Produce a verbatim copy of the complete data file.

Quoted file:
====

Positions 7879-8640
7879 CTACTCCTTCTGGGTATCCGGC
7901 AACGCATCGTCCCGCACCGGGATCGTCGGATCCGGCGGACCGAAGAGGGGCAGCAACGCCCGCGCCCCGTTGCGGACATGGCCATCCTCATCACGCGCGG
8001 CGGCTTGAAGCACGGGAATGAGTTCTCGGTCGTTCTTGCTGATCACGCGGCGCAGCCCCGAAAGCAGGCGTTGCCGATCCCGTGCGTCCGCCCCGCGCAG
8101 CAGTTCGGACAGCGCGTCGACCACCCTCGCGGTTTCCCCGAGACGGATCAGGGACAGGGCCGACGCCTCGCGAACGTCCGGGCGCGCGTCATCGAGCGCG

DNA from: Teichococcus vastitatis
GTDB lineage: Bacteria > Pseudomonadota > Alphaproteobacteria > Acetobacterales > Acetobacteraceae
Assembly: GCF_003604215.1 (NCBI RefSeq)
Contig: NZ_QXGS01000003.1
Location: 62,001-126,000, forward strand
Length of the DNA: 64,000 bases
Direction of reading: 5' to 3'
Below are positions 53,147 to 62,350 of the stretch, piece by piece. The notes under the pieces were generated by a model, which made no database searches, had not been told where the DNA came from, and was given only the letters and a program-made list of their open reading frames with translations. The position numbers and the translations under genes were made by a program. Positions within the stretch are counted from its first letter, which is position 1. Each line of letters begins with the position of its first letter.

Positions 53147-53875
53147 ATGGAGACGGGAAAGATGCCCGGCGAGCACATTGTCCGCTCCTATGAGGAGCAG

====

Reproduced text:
Positions 7879-8640
7879 CTACTCCTTCTGGGTATCCGGC
7901 AACGCATCGTCCCGCACCGGGATCGTCGGATCCGGCGGACCGAAGAGGGGCAGCAACGCCCGCGCCCCGTTGCGGACATGGCCATCCTCATCACGCGCGG
8001 CGGCTTGAAGCACGGGAATGAGTTCTCGGTCGTTCTTGCTGATCACGCGGCGCAGCCCCGAAAGCAGGCGTTGCCGATCCCGTGCGTCCGCCCCGCGCAG
8101 CAGTTCGGACAGCGCGTCGACCACCCTCGCGGTTTCCCCGAGACGGATCAGGGACAGGGCCGACGCCTCGCGAACGTCCGGGCGCGCGTCATCGAGCGCG

DNA from: Teichococcus vastitatis
GTDB lineage: Bacteria > Pseudomonadota > Alphaproteobacteria > Acetobacterales > Acetobacteraceae
Assembly: GCF_003604215.1 (NCBI RefSeq)
Contig: NZ_QXGS01000003.1
Location: 62,001-126,000, forward strand
Length of the DNA: 64,000 bases
Direction of reading: 5' to 3'
Below are positions 53,147 to 62,350 of the stretch, piece by piece. The notes under the pieces were generated by a model, which made no database searches, had not been told where the DNA came from, and was given only the letters and a program-made list of their open reading frames with translations. The position numbers and the translations under genes were made by a program. Positions within the stretch are counted from its first letter, which is position 1. Each line of letters begins with the position of its first letter.

Positions 53147-53875
53147 ATGGAGACGGGAAAGATGCCCGGCGAGCACATTGTCCGCTCCTATGAGGAGCAG